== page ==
Chlidaspis asiatica

(Archangelskaya, 1930)

Taxonomic note
The morphology of Chlidaspis asiatica varies in response to different substrates; the species occurs in leaf and twig forms. The leaf form was originally described as a separate species, Phenacaspis prunorum, but is now recognized as a ecophenotypic variant of C. asiatica (Danzig, 1993; Takagi and Verma, 2001). The taxonomic position of this species is not well settled (Takagi and Verma, 2001).

Scale cover of adult female in life broadly pear-shaped, 1.25-1.4 mm long, sometimes slightly curved, pure white with orange terminal exuviae (Balachowsky, 1954; Danzig, 1993). Exposed body of adult female orange (Danzig, 1993). Scale cover of male narrow, 0.75-1.25 mm long, white, with three faint longitudinal ridges (Archangelskaya, 1937).

Body of slide-mounted adult female oval, membranous; pygidium with zygotic median lobes, with a pair of marginal setae (but no gland spines) situated between them CHLASS.jpg . Pygidial segment VI bearing several gland spines on either side CHLASP.jpg . Orifices of dorsal ducts more or less circular; orifices of marginal macroducts with the long axes of their orifices not all clearly perpendicular, or parallel to, margin of pygidium, but variable.

In the leaf form of C. asiatica, the median lobes form a distinct notch at the apex of the pygidium, the second lobes have well-developed and sclerostized lobules, and the third lobes are represented as small processes CHLASMGL.jpg . In the twig form, the apical notch between the median lobes is slight; the development of the second lobes varies and they are often reduced or absent; and the third lobes are minute or absent CHLASMGT.jpg . Details of the variation are discussed by Takagi and Verma, 2001.

Host range
Chlidaspis asiatica has been recorded from hosts belonging to two plant families: Rosaceae and Vitaceae (Borchsenius, 1966). Rosaceae are favoured hosts, especially pip fruit; nut trees and vines are also attacked (Balachowsky, 1954). Hosts include species of: Cydonia, Malus spp., Prunus spp., Pyrus spp. and Vitis vinifera.

Affected plant stages: vegetative growing, flowering and fruiting stages

Affected plant parts: on bark of branches and twigs all year; in summer, spreads to leaves (both surfaces) and sometimes fruits

Biology and ecology
In the former USSR, C. asiatica has two generations per year and overwinters as adult females on the bark (Danzig, 1993). The data provided by Bustshik, 1960, with only single dates for larval emergence, male flight and female oviposition, suggested there was only one generation per year in Turkmenistan.

Crawlers are the primary dispersal stage and move to new areas of the plant or are dispersed by wind or animal contact. Mortality due to abiotic factors is high in this stage. Dispersal of sessile adults and eggs occurs through human transport of infested plant material.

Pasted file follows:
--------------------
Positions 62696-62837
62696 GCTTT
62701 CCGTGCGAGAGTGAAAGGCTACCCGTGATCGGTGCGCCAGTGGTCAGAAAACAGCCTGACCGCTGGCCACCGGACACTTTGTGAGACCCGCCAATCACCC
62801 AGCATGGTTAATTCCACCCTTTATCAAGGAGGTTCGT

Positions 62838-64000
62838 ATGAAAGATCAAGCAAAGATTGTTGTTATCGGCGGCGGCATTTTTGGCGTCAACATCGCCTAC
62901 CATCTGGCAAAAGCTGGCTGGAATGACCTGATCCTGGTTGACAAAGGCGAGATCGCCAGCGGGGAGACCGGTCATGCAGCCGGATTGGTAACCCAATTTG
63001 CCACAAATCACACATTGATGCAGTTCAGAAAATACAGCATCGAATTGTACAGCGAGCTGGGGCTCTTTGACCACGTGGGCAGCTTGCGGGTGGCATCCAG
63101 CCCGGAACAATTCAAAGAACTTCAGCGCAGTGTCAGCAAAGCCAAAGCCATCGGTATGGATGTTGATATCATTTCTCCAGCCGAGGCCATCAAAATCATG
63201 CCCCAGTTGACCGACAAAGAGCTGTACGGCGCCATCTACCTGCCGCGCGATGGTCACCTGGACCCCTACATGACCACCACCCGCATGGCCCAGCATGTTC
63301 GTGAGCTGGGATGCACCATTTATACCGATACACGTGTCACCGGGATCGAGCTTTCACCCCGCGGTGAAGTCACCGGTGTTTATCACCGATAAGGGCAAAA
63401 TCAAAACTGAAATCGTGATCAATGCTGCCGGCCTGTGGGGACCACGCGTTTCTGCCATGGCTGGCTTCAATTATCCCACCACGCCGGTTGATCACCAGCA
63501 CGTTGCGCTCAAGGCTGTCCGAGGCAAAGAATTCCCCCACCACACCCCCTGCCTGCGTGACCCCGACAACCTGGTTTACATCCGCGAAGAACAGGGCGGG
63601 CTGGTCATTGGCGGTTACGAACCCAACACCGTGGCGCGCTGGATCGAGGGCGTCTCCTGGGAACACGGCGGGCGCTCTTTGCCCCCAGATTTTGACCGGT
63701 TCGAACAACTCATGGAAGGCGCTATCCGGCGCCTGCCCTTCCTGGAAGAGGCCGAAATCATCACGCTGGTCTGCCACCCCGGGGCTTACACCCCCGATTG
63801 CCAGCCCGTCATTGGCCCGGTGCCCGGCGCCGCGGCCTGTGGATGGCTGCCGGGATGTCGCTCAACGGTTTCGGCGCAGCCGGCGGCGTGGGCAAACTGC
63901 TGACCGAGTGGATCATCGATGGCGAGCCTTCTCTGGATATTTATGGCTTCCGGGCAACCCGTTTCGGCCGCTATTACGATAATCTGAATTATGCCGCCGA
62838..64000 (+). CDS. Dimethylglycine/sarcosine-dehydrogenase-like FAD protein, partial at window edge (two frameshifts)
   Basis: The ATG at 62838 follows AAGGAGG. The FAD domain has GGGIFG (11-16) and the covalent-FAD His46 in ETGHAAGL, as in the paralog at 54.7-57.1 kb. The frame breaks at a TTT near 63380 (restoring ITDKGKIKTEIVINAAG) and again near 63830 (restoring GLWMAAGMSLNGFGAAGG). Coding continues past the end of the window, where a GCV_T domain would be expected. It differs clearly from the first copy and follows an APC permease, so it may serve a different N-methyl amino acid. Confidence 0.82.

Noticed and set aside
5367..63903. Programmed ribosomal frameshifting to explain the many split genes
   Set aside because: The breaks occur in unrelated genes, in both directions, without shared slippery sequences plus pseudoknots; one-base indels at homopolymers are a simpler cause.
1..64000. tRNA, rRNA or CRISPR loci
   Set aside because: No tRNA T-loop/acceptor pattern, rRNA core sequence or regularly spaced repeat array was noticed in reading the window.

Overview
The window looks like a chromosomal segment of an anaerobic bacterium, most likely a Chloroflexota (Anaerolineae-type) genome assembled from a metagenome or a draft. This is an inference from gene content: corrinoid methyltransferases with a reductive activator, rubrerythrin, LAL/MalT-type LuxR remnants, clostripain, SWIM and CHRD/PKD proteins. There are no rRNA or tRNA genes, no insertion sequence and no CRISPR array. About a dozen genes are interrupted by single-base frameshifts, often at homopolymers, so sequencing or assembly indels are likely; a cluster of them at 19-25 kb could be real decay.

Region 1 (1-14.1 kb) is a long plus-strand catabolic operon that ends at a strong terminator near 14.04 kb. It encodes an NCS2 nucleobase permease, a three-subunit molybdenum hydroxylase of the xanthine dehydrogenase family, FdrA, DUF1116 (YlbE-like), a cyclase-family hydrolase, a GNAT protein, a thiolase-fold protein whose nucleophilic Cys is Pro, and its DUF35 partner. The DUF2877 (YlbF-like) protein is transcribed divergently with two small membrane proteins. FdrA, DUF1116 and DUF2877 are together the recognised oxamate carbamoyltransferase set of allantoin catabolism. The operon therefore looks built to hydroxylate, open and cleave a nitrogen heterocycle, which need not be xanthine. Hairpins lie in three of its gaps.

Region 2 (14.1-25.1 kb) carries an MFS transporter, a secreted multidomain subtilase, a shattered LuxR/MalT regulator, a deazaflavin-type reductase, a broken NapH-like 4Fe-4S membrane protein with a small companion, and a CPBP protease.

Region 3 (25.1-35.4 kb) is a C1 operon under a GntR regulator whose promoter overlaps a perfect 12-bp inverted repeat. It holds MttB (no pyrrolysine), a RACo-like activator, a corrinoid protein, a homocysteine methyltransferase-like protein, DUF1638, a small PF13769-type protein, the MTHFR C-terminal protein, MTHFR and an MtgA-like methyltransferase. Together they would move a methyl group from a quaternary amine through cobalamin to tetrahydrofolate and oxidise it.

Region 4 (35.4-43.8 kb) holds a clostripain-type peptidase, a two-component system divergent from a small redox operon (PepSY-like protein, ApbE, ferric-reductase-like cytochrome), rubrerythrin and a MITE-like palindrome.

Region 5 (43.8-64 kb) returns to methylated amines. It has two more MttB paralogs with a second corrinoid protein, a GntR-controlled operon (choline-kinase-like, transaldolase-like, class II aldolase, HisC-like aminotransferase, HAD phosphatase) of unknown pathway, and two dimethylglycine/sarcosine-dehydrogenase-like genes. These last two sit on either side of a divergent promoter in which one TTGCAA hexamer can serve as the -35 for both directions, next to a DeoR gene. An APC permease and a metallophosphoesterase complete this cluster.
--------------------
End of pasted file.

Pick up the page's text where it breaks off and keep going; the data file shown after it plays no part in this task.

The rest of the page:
Economic impact
Danzig and Pellizzari, 1998, describe C. asiatica as a dangerous pest in the Palaearctic region. It was mentioned as a dangerous pest of stone fruits in Central Asia by Kozár, 1990b, and Balachowsky, 1954, and Danzig, 1993, say it was damaging to plum, apricot and almond. Takagi and Verma, 2001, said that C. asiatica is not a serious pest on apple or plum in India (Himachal Pradesh), due to the action of natural enemies.

Detection and inspection methods
Examine the bark of the hosts listed above, for broadly pear-shaped, sometimes slightly curved, pure white scale covers, each with orange terminal exuviae.

Natural enemies
Takagi and Verma, 2001, mention that populations of C. asiatica appear to be regulated by some parasitic natural enemy in India (Himachal Pradesh). Some natural enemies of C. asiatica are listed by Herting and Simmonds, 1972.

- Aphytis proclia
- Chermis mayri
- Coccobius testaceus
- Coccophagoides similis
- Polynema sp.
- Pteroptrix lauri

See Chlidaspis asiatica distribution.

Microscopic examination of slide-mounted adult females is required for authoritative identification to species.

Chlidaspis asiatica probably originated in Central Asia, and has not spread very far beyond its original range. It has not been recorded from western Europe, Africa, the Western Hemisphere, Australia, or from the Pacific islands.

Former USSR
Armenia: present, no further details (Danzig, 1993; Danzig and Pellizzari, 1998)
Russia: present, no further details (Archangelskaya, 1937)
Transcaucasus: present, no further details (Danzig and Pellizzari, 1998)
Tadjikistan: present, no further details (Danzig and Pellizzari, 1998)
Turkmenistan: present, no further details (Bustshik, 1960; Danzig, 1993)
Tadjikistan: present, no further details (Danzig, 1993)
Uzbekistan: present, no further details (Danzig, 1993; Danzig and Pellizzari, 1998)

Afghanistan: present, no further details (Takagi and Verma, 2001)
Himachal Pradesh: present (Takagi and Verma, 2001)
Iran: present (Seghatoleslami, 1977; Danzig and Pellizzari, 1998)
Turkey: present, no further details (Erler et al., 1996)